5 Ways to Give Your Parenting a Spring Tuneup

Spring is the season of renewal and growth. So, put down your mop and dusting rags and set aside some valuable time for family this Spring.

Cheryl Butler
4-minute read
Episode #370

Obviously the warmer, greener days that Spring brings are more appealing than the icy, gray days of winter. With daylight savings time, we can enjoy sunlight well past the dinner hour again. I love the description of Spring posted on a website called The Symbolic Meaning of Seasons: “ In our own lives, Spring can be symbolic of starting new projects, sewing new seeds, and coming forth with new ideas. This is also a time to contemplate health and physical well-being too. Be refreshed and prepare for your soulful debut!”

Many of us use the inspiration of this fresh, vibrant season to take charge of our living environment and we dive into a good, old-fashioned spring cleaning where we scrub, polish, shine and declutter our home. It’s a fantastic feeling to have everything neat and orderly, especially when we are living such busy, chaotic lives. Spring is not only a great time to get our homes clean and shiny, it’s also a wonderful time to spiff up our parenting style and freshen up our attitudes. Go ahead and put down your mop and dusting rags and set aside some valuable time to give your family life a spring overhaul with Mighty Mommy’s five helpful tips.

Tip #1: Read a Parenting Book

Whether you’re the parent of a newborn or college kids, there is always something new to learn in the world of parenting. Head over to the library or your favorite bookstore and select a great read that can help you learn some new parenting concepts.  And if you’re like me and just don’t have as much time to read as you like, many choices are available as audiobooks on Audible.com.  Two of my favorite parenting titles are The 5 Love Languages of Children written by Gary Chapman and The Blessing of a B Minus by Dr. Wendy Mogel.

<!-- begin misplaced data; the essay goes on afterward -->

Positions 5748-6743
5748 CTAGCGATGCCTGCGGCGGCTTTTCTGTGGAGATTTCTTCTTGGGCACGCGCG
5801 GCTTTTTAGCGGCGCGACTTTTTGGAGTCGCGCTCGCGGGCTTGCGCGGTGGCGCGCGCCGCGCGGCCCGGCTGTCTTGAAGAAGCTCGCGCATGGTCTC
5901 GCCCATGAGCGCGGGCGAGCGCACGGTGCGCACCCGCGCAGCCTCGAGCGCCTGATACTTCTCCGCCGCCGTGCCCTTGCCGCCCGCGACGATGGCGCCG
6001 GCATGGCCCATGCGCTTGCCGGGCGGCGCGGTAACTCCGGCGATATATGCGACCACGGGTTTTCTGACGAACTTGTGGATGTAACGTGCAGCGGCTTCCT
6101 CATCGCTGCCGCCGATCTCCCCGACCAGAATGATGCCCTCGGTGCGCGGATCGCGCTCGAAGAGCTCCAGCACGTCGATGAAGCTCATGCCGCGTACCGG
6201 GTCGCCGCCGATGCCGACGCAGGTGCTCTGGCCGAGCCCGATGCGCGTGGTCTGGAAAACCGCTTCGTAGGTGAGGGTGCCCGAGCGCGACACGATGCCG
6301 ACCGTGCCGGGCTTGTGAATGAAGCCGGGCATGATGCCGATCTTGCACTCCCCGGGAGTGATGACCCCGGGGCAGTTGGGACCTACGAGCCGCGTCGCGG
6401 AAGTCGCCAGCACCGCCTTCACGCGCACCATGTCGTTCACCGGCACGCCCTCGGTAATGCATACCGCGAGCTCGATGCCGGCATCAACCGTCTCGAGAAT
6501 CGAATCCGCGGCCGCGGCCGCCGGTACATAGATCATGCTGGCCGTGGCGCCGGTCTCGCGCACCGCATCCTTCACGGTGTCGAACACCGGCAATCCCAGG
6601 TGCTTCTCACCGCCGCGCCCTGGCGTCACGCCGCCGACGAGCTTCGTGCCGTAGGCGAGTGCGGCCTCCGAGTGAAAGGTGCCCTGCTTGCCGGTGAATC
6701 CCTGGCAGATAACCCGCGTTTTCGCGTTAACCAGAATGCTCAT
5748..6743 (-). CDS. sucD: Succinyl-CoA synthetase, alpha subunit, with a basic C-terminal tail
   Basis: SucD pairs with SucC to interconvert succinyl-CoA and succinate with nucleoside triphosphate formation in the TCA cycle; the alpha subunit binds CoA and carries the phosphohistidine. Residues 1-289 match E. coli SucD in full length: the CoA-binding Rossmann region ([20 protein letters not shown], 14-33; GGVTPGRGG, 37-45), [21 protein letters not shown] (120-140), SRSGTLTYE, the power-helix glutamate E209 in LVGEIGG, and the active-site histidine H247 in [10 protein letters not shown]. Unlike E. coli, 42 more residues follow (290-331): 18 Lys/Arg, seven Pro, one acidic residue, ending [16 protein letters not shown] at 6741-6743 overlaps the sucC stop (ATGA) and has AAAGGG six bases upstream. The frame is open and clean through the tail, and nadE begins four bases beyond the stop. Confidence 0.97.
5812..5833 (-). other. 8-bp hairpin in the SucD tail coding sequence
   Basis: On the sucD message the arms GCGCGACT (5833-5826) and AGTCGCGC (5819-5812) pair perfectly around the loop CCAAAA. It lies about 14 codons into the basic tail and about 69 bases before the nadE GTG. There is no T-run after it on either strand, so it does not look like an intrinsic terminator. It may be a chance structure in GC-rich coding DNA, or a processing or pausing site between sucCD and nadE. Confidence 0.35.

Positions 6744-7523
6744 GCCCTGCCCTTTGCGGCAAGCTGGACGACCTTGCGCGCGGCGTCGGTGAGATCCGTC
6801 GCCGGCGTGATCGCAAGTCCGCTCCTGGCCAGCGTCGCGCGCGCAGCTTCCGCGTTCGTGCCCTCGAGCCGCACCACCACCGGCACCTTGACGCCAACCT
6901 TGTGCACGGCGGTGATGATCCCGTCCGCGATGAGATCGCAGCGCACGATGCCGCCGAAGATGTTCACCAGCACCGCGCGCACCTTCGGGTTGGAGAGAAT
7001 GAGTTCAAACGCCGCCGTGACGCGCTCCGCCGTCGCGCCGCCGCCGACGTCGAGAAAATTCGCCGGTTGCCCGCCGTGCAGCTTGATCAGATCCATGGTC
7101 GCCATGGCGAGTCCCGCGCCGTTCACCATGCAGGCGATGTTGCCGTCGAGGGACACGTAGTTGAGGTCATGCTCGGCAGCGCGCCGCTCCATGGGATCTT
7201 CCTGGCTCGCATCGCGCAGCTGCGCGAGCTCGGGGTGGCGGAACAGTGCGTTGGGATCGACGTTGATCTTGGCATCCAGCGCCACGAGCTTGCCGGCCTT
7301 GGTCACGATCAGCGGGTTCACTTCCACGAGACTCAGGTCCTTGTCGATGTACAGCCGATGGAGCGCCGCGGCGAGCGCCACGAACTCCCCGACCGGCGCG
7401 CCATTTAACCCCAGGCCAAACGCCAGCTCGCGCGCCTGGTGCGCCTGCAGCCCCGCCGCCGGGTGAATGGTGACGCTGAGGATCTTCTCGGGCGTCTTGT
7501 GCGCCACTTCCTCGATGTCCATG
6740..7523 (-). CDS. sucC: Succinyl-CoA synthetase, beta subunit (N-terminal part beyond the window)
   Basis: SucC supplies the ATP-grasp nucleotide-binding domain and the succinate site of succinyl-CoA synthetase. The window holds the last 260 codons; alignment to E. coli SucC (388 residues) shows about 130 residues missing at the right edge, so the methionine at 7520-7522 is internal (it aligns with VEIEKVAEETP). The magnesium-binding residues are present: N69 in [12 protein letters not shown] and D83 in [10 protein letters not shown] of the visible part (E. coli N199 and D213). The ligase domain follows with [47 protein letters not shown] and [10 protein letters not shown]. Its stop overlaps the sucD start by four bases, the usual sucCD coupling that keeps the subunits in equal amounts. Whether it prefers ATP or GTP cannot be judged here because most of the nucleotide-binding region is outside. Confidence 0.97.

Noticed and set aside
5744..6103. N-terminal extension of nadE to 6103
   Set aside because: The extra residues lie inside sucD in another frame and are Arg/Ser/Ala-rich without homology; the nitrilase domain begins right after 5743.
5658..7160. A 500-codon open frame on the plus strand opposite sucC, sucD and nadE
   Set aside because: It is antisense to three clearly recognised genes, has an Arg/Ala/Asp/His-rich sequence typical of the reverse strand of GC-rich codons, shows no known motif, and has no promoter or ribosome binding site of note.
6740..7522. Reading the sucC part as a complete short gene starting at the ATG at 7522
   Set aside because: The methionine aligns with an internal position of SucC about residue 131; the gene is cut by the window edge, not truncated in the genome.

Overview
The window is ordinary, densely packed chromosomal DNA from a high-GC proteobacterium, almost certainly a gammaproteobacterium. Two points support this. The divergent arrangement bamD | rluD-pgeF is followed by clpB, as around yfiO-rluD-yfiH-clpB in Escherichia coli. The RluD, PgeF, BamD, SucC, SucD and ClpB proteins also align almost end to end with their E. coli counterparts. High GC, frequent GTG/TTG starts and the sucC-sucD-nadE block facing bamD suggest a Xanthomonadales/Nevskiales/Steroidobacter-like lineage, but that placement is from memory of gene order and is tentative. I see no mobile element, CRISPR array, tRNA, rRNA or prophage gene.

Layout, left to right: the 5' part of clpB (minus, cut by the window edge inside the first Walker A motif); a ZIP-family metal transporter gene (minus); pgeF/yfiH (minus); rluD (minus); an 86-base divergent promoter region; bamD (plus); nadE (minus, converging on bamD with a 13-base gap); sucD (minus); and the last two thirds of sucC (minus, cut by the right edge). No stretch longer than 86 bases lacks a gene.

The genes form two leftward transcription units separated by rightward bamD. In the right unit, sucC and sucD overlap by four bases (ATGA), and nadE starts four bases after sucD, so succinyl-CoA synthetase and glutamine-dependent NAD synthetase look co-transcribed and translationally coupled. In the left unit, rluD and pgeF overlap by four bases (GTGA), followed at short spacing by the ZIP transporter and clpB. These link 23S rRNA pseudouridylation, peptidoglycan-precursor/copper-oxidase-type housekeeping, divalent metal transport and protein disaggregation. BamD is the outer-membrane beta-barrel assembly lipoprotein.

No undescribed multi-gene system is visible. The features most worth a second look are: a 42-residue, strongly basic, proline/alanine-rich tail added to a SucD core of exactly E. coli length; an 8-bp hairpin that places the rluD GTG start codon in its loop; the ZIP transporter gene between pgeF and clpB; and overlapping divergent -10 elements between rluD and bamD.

Tip #2: Commit to Not Yelling

According to a new study published in the Journal of Child Development, yelling—defined as shouting, cursing, or insult-hurling—may be “just as detrimental” as physical punishment to the long-term well-being of adolescents. Even in otherwise loving homes, yelling, cursing or insults can have many of the same effects as hitting and can lead to depression, anxiety, and low self-esteem in kids. As nature starts to blossom all around us, it’s a great reminder to relax and appreciate our surroundings, and that includes enjoying our kids. If you tend to bark out orders or raise the volume too high, too often, make the commitment to stop yelling and communicate with your family in a more peaceful manner. How To Stop Yelling at Your Kids has some helpful suggestions.


All content here is for informational purposes only. This content does not replace the professional judgment of your own mental health provider. Please consult a licensed mental health professional for all individual questions and issues.

About the Author

Cheryl Butler Project Parenthood

Cheryl L. Butler was the host of the Mighty Mommy podcast for nine years from 2012 to 2021. She is the mother of eight children. Her experiences with infertility, adoption, seven pregnancies, and raising children with developmental delays have helped her become a resource on the joys and challenges of parenting. You can reach her by email.